While I don’t have a crystal ball, I do have 18 years invested in the entrepreneurial trenches. I’ve seen trends come and go, economies swell and constrain, and marketplaces both emerge and fade. While this is my first pandemic (a Girl Scout badge I’d rather none of us earn), I’ve been drawing on that experience to imagine how brands, makers, and product designers can prepare for the Holiday 2020 season.
I imagine we’re all a bit fatigued with politics, but the fact remains that we have no national leadership at the helm of the pandemic. Think what you will of Trump’s general demeanor and policy plans, but he’s not demonstrated a willingness to do the hard work of actually leading the nation through a pandemic, and I don’t suspect that’s going to change. I anticipate that we’ll be stuck on this merry-go-round until a vaccine is widely available in 2021.
I’ve been coaching my clients to shake up how they’ll manage holiday product rollouts and promotions. Precious little will be “normal” about the holiday 2020 season, but what follows is my best guesses about where we’re headed next.
Holiday shopping is likely to start early this year
With kids out of school and college football suspended, I can’t imagine that Halloween trick-or-treating is going to proceed as usual. Americans will likely shop earlier for two reasons:
1. We’re all homebound.
2. Thinking of and preparing for the holidays delivers a dose of comfort and familiarity when most of us are craving a return to social norms and rituals.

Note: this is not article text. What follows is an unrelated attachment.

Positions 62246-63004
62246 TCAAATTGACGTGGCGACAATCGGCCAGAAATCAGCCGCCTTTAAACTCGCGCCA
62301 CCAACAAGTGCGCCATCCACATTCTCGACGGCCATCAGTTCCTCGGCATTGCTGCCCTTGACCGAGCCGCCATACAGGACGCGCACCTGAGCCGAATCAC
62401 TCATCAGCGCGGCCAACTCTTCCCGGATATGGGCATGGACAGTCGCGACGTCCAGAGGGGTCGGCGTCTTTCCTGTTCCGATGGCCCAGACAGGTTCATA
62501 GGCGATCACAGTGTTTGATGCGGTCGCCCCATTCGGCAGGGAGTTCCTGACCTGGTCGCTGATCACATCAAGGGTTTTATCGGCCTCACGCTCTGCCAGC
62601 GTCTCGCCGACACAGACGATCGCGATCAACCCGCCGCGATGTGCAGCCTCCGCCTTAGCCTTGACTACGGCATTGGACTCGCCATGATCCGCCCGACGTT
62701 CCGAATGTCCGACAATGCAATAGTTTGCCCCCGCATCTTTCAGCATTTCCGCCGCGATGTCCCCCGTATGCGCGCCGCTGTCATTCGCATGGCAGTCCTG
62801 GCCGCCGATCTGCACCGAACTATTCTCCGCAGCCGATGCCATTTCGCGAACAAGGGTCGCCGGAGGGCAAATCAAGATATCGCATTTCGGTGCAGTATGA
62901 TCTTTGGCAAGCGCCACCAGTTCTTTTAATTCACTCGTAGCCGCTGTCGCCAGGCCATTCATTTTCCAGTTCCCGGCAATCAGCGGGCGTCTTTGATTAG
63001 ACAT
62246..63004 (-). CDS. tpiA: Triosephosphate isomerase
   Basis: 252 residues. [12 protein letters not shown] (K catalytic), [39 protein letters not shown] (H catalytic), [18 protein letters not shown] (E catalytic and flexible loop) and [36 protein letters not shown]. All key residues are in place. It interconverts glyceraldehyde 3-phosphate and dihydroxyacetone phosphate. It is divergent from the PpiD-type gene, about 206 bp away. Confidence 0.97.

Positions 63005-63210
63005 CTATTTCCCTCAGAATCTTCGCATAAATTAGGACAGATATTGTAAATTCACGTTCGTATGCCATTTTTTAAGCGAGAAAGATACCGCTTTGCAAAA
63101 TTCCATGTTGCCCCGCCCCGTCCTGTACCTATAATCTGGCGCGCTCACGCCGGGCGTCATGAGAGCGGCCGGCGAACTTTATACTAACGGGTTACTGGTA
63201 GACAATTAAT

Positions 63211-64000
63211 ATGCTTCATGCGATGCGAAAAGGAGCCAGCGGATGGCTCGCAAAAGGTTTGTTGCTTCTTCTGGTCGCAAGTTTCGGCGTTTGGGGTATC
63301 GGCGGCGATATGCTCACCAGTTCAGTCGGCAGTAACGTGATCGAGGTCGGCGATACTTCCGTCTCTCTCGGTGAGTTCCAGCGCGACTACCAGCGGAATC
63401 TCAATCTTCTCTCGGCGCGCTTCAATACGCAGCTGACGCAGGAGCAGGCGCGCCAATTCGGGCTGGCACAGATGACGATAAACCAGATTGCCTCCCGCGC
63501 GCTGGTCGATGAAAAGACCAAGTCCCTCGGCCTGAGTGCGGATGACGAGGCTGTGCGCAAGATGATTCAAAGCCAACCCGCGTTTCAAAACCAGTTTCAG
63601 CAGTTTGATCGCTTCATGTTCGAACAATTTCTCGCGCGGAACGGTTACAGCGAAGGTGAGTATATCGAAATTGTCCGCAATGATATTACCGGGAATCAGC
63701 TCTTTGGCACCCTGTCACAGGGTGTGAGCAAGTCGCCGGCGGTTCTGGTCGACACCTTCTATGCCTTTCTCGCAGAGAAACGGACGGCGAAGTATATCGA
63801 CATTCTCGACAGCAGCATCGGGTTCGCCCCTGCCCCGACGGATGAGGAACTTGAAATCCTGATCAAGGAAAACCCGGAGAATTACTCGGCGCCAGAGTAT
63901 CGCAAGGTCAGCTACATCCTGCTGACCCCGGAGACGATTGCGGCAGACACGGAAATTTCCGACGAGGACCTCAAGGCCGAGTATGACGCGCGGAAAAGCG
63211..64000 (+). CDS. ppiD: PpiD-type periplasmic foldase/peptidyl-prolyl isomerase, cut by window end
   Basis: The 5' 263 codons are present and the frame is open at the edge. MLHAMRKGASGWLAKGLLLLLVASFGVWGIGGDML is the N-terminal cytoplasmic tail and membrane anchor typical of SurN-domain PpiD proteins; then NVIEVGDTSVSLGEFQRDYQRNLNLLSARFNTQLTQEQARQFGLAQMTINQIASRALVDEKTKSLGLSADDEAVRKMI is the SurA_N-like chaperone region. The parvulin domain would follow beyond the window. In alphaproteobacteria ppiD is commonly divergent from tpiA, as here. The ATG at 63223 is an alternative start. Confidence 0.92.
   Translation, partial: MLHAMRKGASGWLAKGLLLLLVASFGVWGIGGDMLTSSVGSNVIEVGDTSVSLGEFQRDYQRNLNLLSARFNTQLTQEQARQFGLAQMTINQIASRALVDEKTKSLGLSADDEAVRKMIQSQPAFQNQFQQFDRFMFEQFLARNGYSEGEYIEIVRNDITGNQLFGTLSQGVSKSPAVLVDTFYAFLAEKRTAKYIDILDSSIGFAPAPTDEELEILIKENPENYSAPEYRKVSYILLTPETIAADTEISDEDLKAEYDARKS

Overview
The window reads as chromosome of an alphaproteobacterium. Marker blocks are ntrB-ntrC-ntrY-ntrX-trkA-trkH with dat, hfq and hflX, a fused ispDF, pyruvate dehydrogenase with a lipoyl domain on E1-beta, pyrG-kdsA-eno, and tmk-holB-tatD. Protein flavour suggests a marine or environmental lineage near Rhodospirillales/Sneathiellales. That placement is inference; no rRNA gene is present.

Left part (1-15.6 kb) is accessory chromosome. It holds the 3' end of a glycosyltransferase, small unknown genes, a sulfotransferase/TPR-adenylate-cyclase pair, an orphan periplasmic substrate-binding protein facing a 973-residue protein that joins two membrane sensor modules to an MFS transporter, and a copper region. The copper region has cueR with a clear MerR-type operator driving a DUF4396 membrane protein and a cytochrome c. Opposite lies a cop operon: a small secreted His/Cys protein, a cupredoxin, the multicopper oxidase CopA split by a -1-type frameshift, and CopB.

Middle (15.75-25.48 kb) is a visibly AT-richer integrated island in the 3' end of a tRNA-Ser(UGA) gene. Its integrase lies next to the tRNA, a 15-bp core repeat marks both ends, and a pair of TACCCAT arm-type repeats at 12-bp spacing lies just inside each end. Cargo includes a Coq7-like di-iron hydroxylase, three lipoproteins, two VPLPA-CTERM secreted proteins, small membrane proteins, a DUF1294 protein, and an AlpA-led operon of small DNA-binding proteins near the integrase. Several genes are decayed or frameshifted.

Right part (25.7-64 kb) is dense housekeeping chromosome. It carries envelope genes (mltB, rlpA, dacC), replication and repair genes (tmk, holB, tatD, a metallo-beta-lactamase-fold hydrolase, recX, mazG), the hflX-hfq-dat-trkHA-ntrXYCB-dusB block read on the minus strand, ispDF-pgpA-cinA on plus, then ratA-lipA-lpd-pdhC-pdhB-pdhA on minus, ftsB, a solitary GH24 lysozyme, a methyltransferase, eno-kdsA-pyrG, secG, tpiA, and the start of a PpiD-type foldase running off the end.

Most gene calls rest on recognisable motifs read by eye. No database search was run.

I think a significant number of consumers will skip right over Halloween to start their holiday prep in October. That means that makers need to finalize their holiday plans ASAP, and adjust the timeline for holiday launches accordingly.
Focus on e-comm as your main distribution channel
A patchwork of state mandates has led to a patchwork of progress against the coronavirus. Regrettably, Main Street wholesale will continue to be spotty at best and down overall for most brands. I harbor little hope that traditional holiday markets will proceed as usual, so the big retail shows that many brands depend on aren’t bankable. If wholesale is down and retail shows are out, what hope do we have?
Thankfully, it’s not all doom and gloom, friend. Over the last several months, the momentum in this country has shifted towards e-comm in a way that’s hard to wrap the mind around. A recent report estimated that online sales will surge 18% this year alone. That’s a tremendous opportunity in and of itself, and most of my clients are reporting an increase in sales as D2C gains a bigger foothold while shoppers park themselves at home.
This holiday, I encourage you to invest energy in your email list, time in your social media presence, and money in paid social ads. Focusing on those aspects of the business will help drive sales. While you’re at it…
1. Ensure that your site is optimized for mobile users.
2. Resize site images to help your pages load more quickly.
3. Streamline the checkout process with an eye towards simplicity.
4. Unearth and remedy any broken links.
Prepare for holiday shipping delays
In case you haven’t heard, USPS is deep, deep in the struggle right now. A new Postmaster-General has made some questionable calls, and our antiquated postal system is grappling with a surge in deliveries as the country shifts to an e-comm centric model. Many artisan brands are reporting delivery delays on a level they’ve never before seen. Add millions of ballots for the upcoming election and holiday shipping on top of that, and things are likely to get dicier as the holidays approach.